How to Build and Publish a Docker Image to Azure Container Registry

Step-by-Step instructions on creating and deploying a Docker Image to Microsoft Azure Container Registry.
8 min read
May 1, 2024
How to Build and Publish a Docker Image to Azure Container Registry

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Docker has revolutionized the software industry with its platform that miniaturizes the deployment of applications in lightweight containers. One organization that’s leveraging Docker’s capabilities is Microsoft through its Azure Container Registry (ACR), and in this article, we’ll guide you through the process of building and publishing a Docker image to the ACR.

Basics of Docker and Azure Container Registry

Docker is an influential open-source technology that allows developers to build, run, and share applications securely within the lightweight, standalone packaging of containers. It breathes life into the concept of containerization, which encapsulates software in a manner that is portable and predictable during application deployment.

Azure Container Registry, on the other hand, is a managed Docker registry service hosted on Microsoft’s reputable Azure Cloud Platform. This service caters to storing and managing private Docker container images, providing users with a centralized approach to container image storage. It works in close vicinity with the existing container development and deployment pipelines.

Getting Ready – Prerequisites

Before diving into the detailed process of building and uploading a Docker image to Azure Container Registry, it’s crucial to ensure that you have the necessary tools and access in place. Here are the prerequisites for this guide:

  1. Docker: The Docker engine is required for creating Docker images. If you haven’t installed Docker yet, you can download it from the Docker website. Make sure that you’re using the latest version for optimal performance.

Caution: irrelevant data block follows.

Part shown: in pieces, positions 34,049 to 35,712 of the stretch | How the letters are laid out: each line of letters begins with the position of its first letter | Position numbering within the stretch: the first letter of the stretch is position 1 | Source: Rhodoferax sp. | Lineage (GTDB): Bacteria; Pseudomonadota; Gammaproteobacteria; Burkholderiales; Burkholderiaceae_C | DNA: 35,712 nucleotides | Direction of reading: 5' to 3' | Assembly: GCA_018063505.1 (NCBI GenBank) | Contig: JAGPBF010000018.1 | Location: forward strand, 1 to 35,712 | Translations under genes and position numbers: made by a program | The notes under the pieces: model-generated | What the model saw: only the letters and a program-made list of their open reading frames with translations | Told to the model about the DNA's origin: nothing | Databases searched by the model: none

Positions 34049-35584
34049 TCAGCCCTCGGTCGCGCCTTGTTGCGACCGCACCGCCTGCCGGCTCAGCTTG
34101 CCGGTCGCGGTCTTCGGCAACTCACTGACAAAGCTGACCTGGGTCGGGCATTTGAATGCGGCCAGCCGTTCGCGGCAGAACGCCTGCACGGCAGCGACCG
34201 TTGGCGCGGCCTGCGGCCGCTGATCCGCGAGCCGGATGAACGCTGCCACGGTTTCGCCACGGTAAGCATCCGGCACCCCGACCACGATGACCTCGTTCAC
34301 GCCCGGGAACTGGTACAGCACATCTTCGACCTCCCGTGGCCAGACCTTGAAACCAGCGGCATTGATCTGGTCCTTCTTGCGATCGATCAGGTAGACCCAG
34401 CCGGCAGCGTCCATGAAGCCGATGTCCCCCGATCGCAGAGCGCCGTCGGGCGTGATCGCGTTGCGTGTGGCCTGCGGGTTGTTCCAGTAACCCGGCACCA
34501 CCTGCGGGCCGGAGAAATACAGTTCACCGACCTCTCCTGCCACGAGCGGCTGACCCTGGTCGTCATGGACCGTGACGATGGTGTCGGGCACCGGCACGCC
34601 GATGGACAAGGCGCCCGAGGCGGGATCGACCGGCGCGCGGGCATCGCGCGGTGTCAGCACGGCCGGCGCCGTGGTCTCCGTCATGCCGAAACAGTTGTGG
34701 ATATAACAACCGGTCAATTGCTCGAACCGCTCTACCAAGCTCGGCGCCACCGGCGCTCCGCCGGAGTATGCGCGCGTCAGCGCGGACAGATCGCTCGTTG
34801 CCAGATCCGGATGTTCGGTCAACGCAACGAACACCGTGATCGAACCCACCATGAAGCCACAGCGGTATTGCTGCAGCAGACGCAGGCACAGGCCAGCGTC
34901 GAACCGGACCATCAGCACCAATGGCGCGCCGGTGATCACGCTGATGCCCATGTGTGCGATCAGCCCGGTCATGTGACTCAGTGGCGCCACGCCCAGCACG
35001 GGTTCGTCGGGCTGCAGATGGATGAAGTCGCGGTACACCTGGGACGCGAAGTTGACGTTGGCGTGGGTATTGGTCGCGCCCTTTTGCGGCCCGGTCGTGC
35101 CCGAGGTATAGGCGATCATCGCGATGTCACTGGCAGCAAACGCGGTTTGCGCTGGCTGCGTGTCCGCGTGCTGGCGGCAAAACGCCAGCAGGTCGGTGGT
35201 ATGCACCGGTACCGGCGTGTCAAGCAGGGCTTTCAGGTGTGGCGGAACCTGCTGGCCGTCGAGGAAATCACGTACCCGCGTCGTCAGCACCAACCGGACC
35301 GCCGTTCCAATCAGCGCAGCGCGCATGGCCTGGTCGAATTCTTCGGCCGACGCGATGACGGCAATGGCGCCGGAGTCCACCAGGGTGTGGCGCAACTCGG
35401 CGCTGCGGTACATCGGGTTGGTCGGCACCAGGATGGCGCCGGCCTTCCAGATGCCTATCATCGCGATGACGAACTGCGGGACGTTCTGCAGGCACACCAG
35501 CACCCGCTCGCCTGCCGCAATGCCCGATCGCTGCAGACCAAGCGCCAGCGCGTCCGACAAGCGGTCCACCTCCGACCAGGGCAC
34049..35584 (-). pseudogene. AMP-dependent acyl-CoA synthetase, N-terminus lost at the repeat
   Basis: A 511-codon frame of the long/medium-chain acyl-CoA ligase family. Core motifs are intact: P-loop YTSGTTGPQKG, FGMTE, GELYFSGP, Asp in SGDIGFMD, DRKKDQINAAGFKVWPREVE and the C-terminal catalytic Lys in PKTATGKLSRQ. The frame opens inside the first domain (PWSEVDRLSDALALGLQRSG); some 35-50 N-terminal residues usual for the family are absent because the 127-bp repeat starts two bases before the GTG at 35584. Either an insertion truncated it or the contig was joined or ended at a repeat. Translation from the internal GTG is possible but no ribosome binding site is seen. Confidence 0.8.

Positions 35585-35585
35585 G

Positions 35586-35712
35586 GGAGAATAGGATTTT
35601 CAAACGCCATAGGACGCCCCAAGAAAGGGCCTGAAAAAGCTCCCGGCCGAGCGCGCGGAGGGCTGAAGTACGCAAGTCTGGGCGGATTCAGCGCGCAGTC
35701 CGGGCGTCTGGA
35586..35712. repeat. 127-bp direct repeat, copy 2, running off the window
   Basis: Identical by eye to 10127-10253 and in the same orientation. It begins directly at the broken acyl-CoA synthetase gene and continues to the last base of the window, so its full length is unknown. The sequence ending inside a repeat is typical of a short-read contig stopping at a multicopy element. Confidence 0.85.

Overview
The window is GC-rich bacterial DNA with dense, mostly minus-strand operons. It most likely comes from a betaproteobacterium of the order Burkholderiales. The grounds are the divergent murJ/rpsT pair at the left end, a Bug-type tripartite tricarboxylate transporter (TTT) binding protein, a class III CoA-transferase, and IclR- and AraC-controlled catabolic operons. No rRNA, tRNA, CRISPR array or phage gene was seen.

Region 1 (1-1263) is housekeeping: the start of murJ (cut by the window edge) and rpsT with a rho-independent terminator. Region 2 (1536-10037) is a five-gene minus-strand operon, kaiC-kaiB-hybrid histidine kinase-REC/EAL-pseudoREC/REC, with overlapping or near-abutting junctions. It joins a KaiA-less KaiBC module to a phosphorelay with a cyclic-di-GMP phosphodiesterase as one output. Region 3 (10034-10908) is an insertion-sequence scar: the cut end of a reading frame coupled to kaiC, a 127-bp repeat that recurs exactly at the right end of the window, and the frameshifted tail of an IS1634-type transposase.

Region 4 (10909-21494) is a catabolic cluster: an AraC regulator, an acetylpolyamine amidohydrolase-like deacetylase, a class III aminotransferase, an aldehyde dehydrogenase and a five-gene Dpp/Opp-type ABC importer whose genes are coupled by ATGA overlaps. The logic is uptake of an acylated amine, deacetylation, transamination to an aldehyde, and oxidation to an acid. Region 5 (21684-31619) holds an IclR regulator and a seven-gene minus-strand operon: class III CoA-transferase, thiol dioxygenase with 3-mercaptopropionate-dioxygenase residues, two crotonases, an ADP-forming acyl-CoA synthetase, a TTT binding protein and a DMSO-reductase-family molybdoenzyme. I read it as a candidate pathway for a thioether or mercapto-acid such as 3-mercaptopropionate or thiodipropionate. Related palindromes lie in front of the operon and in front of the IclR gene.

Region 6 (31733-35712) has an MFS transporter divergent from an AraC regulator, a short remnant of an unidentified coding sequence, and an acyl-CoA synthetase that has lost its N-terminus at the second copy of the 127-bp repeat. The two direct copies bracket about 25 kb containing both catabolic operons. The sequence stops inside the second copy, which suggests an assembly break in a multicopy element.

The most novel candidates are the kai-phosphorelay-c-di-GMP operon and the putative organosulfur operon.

2. Azure Account: You’ll need an active Azure account to use the Azure Container Registry. If you don’t have one, you can create one for free.
  3. Azure CLI: Azure Command-Line Interface, often termed as Azure CLI, is a set of commands used to create and manage Azure resources. Installing Azure CLI on your local machine would help in easily navigating through Azure services.
  4. Text Editor (Optional): While not 100% necessary, a text editor like Sublime Text, Notepad++, or VS Code, can be useful when putting together your Dockerfile.

Building your Docker Image: Step-by-Step Guide

With everything set up and ready, you can now venture into the process of creating a Docker image. If you are new to Dockerfiles, I highly recommend reading this article to get more insights into how Dockerfiles work. Here’s the step-by-step process:

Step 1: Creating the Dockerfile

A Dockerfile is a text document that contains all the commands a user could call on the command line to build an image. Create a new file in your preferred text editor and save it as Dockerfile (with no extension).

Step 2: Writing the Dockerfile